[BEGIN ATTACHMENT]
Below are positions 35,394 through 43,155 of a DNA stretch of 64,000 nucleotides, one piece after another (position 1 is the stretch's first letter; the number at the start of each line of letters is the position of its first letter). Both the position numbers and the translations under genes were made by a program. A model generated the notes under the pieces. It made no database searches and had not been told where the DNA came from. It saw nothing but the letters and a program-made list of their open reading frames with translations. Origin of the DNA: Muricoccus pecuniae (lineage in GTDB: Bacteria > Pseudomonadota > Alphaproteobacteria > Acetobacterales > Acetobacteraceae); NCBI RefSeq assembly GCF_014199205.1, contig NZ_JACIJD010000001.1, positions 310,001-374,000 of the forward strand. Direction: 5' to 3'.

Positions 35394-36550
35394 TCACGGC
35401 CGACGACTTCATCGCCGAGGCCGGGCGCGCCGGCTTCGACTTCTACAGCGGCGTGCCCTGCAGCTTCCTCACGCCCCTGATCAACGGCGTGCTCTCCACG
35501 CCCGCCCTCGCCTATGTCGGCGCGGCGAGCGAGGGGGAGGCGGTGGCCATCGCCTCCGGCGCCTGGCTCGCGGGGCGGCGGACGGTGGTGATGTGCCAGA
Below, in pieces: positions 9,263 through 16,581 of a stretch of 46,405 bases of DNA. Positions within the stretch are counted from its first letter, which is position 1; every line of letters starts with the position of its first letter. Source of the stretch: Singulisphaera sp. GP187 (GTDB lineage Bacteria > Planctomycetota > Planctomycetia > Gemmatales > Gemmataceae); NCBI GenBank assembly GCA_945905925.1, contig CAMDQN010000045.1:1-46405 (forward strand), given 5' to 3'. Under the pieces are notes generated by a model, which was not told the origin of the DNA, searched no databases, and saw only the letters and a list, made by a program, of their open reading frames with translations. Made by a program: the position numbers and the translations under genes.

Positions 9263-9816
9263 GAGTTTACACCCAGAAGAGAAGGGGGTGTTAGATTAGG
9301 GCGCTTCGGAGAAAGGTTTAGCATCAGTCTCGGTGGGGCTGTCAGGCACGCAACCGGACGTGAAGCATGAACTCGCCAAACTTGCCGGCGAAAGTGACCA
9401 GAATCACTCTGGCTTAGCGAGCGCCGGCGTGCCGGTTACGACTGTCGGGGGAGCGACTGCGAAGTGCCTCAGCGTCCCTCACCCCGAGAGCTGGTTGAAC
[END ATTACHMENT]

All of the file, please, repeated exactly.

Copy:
Below are positions 35,394 through 43,155 of a DNA stretch of 64,000 nucleotides, one piece after another (position 1 is the stretch's first letter; the number at the start of each line of letters is the position of its first letter). Both the position numbers and the translations under genes were made by a program. A model generated the notes under the pieces. It made no database searches and had not been told where the DNA came from. It saw nothing but the letters and a program-made list of their open reading frames with translations. Origin of the DNA: Muricoccus pecuniae (lineage in GTDB: Bacteria > Pseudomonadota > Alphaproteobacteria > Acetobacterales > Acetobacteraceae); NCBI RefSeq assembly GCF_014199205.1, contig NZ_JACIJD010000001.1, positions 310,001-374,000 of the forward strand. Direction: 5' to 3'.

Positions 35394-36550
35394 TCACGGC
35401 CGACGACTTCATCGCCGAGGCCGGGCGCGCCGGCTTCGACTTCTACAGCGGCGTGCCCTGCAGCTTCCTCACGCCCCTGATCAACGGCGTGCTCTCCACG
35501 CCCGCCCTCGCCTATGTCGGCGCGGCGAGCGAGGGGGAGGCGGTGGCCATCGCCTCCGGCGCCTGGCTCGCGGGGCGGCGGACGGTGGTGATGTGCCAGA
Below, in pieces: positions 9,263 through 16,581 of a stretch of 46,405 bases of DNA. Positions within the stretch are counted from its first letter, which is position 1; every line of letters starts with the position of its first letter. Source of the stretch: Singulisphaera sp. GP187 (GTDB lineage Bacteria > Planctomycetota > Planctomycetia > Gemmatales > Gemmataceae); NCBI GenBank assembly GCA_945905925.1, contig CAMDQN010000045.1:1-46405 (forward strand), given 5' to 3'. Under the pieces are notes generated by a model, which was not told the origin of the DNA, searched no databases, and saw only the letters and a list, made by a program, of their open reading frames with translations. Made by a program: the position numbers and the translations under genes.

Positions 9263-9816
9263 GAGTTTACACCCAGAAGAGAAGGGGGTGTTAGATTAGG
9301 GCGCTTCGGAGAAAGGTTTAGCATCAGTCTCGGTGGGGCTGTCAGGCACGCAACCGGACGTGAAGCATGAACTCGCCAAACTTGCCGGCGAAAGTGACCA
9401 GAATCACTCTGGCTTAGCGAGCGCCGGCGTGCCGGTTACGACTGTCGGGGGAGCGACTGCGAAGTGCCTCAGCGTCCCTCACCCCGAGAGCTGGTTGAAC